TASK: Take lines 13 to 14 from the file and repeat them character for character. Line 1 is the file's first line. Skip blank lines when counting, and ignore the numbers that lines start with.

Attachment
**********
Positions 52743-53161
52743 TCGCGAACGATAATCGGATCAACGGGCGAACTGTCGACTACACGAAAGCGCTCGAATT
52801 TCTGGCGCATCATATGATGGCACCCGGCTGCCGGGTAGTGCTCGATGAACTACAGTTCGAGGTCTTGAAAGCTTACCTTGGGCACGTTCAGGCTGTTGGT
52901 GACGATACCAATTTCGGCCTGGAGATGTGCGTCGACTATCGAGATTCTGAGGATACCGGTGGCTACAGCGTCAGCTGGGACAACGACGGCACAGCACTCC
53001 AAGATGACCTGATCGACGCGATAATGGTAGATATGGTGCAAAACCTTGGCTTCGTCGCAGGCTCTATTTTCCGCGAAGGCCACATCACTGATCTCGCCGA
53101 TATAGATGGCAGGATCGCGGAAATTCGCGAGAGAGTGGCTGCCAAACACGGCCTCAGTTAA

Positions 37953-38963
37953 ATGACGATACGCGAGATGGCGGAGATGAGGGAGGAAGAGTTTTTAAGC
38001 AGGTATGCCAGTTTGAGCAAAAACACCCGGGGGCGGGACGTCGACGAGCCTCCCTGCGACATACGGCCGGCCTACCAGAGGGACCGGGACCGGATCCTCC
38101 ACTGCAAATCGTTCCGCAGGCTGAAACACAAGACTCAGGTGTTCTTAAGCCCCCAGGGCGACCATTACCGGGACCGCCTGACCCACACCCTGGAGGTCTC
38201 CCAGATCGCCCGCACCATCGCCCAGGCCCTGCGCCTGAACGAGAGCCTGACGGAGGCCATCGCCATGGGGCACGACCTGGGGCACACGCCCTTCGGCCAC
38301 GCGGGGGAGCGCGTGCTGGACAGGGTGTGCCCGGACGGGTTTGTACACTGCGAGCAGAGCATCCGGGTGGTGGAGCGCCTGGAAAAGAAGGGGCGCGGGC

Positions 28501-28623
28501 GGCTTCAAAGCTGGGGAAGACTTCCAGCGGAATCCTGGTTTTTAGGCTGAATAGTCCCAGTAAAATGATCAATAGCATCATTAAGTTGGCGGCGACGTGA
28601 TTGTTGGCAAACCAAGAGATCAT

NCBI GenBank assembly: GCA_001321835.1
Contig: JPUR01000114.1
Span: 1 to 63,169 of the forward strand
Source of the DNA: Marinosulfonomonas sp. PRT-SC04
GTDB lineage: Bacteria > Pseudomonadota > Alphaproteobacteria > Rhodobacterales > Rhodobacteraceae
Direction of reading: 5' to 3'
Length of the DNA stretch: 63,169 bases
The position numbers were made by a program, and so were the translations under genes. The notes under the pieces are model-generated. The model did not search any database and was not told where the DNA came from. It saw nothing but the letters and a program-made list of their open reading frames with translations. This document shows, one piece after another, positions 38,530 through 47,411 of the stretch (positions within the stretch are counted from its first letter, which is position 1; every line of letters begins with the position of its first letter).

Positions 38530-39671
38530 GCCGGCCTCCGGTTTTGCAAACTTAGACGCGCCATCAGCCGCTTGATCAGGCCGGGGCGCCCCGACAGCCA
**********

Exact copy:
Positions 28501-28623
28501 GGCTTCAAAGCTGGGGAAGACTTCCAGCGGAATCCTGGTTTTTAGGCTGAATAGTCCCAGTAAAATGATCAATAGCATCATTAAGTTGGCGGCGACGTGA